12. Shel Dyck

    Zen 5 will take the crown back again for AMD

  13. bart

    All this talk about optimisation for Windows 11 is nice, but I'm wondering what its real world effects will be when using Windows 11. Till then it's all marketing speak to me.

  14. ringofvoid

    I'm interested on how these processors are going to be supported on Chromebooks (there are already several in development). I'd assume that ChromeOS is getting a similar feature to schedule processes on the appropriate core?

    • jimchamplin

      I believe Linux has supported big.Little style scheduling since 5.0. Whether that works out of the box with these new chips I’m not sure, but the capability exists.

  15. behindmyscreen

    But no dedicated hardware for AI, image, or video processing. I think there will be noticeable battery killing cycles going on for those tasks.

  16. brandonmills

    We've heard Intel try to spin a tale of more power efficient x86 before in order to compete with ARM, and every time thus far we're left with underpower, hot processors. It'd be nice for this one to be different, but I'm not holding my breath.

  17. nbplopes

    Let’s just wait to check how this one goes.

    This is the thing that annoys me amongst tech reviewers. No one new any details about the M1. Some details were provided in the presentations … some tech reviewers thought emit was snake oil talk. Even after testing some …

    Intel simply says … this is it … and here we go … shall we?

  18. crunchyfrog

    Many have predicted Intel's doom and written the company off as a has-been corporation. While I see this as a short sighted viewpoint, I cannot deny that the competition has and still is gnawing away at Intel's dominance in the CPU market. AMD, Nvidia, ARM and others have really come from behind to steal the crown that Intel wore with pride and arrogance for so many years, that it is difficult to imagine that they can really come through to dominate again as they once did.

    It's still a very big and powerful company and while I don't see them going out of business, I do see a future where they are regarded more like an IBM that once owned the PC industry but could not maintain control of it.

    • Oreo

      In what way is nVidia coming from behind? They arguably make the fastest GPUs and GPU processing cards, and have done so for the majority of the last decade+. AMD has been sometimes more or less competitive with nVidia in the GPU space. Intel is just entering the discrete GPU market, hoping it will compete in the future with nVidia and AMD. nVidia also has been successful in areas where Intel‘s marketshare is literally 0, e. g. in the automotive sector where GPUs are used to process sensor data necessary to enable modern driving aids.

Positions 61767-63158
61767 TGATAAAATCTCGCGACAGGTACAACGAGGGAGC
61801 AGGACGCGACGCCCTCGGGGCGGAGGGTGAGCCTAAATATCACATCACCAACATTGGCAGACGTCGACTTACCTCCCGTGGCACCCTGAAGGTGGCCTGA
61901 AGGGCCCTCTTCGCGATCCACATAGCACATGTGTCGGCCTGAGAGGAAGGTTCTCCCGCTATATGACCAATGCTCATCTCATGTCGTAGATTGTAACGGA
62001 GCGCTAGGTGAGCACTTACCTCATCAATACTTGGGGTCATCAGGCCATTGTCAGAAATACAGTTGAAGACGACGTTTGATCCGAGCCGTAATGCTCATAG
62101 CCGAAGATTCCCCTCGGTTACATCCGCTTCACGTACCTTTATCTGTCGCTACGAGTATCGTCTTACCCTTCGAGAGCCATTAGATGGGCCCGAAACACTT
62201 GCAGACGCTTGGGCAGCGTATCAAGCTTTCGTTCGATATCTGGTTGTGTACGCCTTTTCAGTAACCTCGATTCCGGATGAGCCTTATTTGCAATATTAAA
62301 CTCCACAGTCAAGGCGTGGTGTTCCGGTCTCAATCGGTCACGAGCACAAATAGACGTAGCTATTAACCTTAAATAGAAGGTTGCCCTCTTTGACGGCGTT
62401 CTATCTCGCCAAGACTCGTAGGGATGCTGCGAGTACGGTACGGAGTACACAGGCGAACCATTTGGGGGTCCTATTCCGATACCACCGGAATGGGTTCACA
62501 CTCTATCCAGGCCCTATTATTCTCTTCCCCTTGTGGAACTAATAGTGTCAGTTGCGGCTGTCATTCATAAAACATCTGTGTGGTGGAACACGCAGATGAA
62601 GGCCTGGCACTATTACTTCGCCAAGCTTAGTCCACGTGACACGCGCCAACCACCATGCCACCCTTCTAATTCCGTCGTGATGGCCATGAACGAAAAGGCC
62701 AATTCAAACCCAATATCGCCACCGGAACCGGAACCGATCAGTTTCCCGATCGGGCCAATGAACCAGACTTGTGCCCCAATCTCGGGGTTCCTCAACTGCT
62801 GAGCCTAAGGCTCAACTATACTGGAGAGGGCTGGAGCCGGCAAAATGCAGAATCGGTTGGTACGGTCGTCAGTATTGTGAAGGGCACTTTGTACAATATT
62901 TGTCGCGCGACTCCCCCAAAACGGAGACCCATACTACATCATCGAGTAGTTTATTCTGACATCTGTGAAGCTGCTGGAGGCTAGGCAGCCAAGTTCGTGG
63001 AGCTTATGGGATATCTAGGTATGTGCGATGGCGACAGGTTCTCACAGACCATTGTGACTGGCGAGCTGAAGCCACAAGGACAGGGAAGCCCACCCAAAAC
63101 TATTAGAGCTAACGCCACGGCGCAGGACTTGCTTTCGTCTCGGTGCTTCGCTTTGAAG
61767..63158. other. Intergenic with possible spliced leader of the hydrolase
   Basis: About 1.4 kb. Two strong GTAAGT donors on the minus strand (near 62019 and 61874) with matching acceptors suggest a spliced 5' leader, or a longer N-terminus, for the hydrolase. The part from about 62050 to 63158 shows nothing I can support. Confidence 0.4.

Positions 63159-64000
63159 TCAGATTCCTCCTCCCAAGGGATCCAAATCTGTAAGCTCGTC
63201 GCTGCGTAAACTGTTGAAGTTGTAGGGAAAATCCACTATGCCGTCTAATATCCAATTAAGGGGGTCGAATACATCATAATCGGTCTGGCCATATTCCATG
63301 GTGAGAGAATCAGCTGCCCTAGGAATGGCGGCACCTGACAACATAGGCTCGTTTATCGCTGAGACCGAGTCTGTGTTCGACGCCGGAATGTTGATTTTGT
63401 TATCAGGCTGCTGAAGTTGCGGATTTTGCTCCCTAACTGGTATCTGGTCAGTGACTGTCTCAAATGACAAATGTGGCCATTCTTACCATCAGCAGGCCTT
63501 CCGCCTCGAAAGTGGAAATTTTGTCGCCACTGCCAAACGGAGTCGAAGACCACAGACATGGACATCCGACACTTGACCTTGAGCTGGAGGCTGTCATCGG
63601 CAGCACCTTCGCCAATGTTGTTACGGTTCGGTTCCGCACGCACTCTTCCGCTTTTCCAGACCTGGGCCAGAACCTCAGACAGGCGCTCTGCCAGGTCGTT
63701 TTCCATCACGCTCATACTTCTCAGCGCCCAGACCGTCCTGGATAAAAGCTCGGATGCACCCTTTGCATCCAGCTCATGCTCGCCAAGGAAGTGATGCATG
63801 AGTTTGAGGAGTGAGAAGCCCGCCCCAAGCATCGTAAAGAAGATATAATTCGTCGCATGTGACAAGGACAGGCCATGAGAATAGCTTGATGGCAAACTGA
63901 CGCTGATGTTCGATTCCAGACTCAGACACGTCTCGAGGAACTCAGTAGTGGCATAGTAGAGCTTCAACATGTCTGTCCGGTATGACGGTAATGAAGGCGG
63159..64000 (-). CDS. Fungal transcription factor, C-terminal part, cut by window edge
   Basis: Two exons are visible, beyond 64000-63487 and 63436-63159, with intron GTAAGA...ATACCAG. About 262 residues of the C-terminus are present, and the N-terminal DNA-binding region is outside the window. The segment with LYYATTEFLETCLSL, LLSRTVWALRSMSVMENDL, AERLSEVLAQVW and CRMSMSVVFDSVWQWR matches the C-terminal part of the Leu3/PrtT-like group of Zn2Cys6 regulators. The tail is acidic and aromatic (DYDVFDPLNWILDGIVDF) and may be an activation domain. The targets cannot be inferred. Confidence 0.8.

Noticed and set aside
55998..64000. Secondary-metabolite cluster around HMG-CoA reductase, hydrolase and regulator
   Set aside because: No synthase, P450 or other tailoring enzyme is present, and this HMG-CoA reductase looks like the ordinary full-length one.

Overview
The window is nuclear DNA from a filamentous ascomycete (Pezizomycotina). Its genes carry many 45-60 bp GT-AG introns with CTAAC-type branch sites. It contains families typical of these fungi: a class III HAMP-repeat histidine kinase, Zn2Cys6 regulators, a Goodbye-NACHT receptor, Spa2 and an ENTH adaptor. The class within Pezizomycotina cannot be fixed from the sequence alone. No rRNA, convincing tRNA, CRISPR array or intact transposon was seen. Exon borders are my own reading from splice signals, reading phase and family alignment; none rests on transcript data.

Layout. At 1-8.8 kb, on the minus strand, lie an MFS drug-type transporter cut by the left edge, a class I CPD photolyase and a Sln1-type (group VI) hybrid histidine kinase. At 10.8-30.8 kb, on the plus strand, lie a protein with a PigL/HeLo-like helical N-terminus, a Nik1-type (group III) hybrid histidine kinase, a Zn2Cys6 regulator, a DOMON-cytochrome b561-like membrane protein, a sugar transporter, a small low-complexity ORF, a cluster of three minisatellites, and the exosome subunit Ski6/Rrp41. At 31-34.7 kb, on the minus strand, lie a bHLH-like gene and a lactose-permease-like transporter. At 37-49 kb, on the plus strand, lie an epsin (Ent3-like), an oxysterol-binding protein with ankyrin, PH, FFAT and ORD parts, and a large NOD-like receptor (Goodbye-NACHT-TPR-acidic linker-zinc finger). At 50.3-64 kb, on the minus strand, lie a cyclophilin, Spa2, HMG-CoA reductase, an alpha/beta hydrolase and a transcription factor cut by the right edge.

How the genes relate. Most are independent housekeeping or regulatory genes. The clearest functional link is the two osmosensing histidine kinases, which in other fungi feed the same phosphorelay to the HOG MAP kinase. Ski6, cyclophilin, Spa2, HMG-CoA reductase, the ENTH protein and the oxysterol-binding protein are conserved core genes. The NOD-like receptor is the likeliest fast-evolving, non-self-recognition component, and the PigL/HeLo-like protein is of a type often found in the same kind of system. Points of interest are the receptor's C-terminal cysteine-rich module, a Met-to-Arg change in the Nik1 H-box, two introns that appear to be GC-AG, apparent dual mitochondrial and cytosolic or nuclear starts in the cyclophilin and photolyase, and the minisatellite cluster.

I know that you probably focussed on CPUs, but that isn‘t the only business in town.

  19. trparky

    I'm just looking forward to the idea of having actual and tangible performance increases year after year unlike back before AMD really stepped up their game and Intel was for all intents, simply throwing us a bone and telling us to like it.

  20. obarthelemy

    I'm a bit doubtful about adding more complexity to counter efficient simplicity. I'll wait for the actual review, both top perf and perf/watt and perf/$$.

    • bluvg

      Alder Lake apparently will only narrow the gap, but it's an important transition for Intel for the bigger jumps they have planned later.

    • bettyblue

      This! A year from now let’s see some benchmarks.

      Will Intel ship on time? Will this make a “real” difference are two big questions.

      Then of course a year from now Apple will almost done with Intel Mac’s and probably have 1-3 more, bigger/better M series chips.

  21. jbl0

    Having switched to an M1 Macbook, I can say that for me battery life is the big win with this type of design.